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Health Serv Res. 2001 Oct;36(5):869-84.

Outpatient mastectomy: clinical, payer, and geographic influences.

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  • 1Department of Internal Medicine, Georgetown University, Washington, DC, USA.



To determine (1) the use of outpatient services for all surgical breast procedures for breast cancer and (2) the influence of payer and state on the use of outpatient services for complete mastectomy in light of state and federal length-of-stay managed care legislation.


Healthcare Cost and Utilization Project representing all discharges from hospitals and ambulatory surgery centers for five states (Colorado, Connecticut, Maryland, New Jersey, and New York) and seven years (1990-96).


Longitudinal, cross-sectional analyses of all women undergoing inpatient and outpatient complete mastectomy (CMAS), subtotal mastectomy (STMAS), and lumpectomy (LUMP) for cancer were employed. Total age-adjusted rates and percentage of outpatient CMAS, STMAS, and LUMP were compared. Independent influence of state and HMO payer on likelihood of receiving an outpatient CMAS was determined from multivariate models, adjusting for clinical characteristics (age < 50 years, comorbidity, metastases, simple mastectomy, breast reconstruction) and hospital characteristics (teaching, ownership, urban).


In 1993, 1 to 2 percent of CMASs were outpatient in all states. By 1996, 8 percent of CMASs were outpatient in Connecticut, 13 percent were outpatient in Maryland, and 22 percent were outpatient in Colorado. In comparison, LUMPs were 78 to 88 percent outpatient, and by 1996, 43 to 72 percent of STMASs were outpatient. In 1996, women were 30 percent more likely to receive an outpatient CMAS in New York, 2.5 times more likely in Connecticut, 4.7 times more likely in Maryland, and 8.6 times more likely in Colorado compared to New Jersey. In addition, women with Medicare, Medicaid, or private commercial insurance were less likely to receive an outpatient CMAS compared to women with an HMO payer.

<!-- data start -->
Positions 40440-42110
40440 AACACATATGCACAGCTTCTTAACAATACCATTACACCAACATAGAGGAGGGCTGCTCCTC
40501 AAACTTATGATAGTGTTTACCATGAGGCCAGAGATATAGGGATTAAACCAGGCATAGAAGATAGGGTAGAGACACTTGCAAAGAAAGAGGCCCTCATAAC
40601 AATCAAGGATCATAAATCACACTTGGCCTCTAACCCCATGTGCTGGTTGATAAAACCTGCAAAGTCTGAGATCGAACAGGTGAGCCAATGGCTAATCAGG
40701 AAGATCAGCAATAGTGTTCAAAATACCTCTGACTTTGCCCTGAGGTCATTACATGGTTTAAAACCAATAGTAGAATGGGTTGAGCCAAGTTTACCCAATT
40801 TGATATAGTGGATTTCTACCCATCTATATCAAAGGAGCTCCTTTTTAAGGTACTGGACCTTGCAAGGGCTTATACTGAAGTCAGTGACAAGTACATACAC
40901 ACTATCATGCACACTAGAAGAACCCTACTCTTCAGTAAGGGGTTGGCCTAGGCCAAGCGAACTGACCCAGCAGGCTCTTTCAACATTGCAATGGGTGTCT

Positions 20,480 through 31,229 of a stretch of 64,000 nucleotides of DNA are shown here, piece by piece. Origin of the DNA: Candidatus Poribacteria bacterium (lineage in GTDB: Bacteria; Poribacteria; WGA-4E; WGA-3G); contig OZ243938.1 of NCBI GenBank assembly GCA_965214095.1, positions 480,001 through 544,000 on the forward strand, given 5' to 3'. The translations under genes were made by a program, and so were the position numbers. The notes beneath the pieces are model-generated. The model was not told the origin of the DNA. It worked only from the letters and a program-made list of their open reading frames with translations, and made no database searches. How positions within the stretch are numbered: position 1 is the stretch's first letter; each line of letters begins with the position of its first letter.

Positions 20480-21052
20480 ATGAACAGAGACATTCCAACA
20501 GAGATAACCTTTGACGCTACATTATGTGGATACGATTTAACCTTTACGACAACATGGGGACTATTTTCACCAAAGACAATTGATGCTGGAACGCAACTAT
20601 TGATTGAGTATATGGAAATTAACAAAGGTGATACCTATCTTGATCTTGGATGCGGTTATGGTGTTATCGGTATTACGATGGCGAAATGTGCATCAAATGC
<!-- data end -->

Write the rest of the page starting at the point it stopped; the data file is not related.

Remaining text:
LUMP is an outpatient procedure, and STMAS is becoming primarily outpatient. CMAS, while still primarily inpatient, is increasingly outpatient in some states. Although clinical characteristics remain important, the state in which a woman receives care and whether she has an HMO payer are strong determinants of whether she receives an outpatient CMAS.

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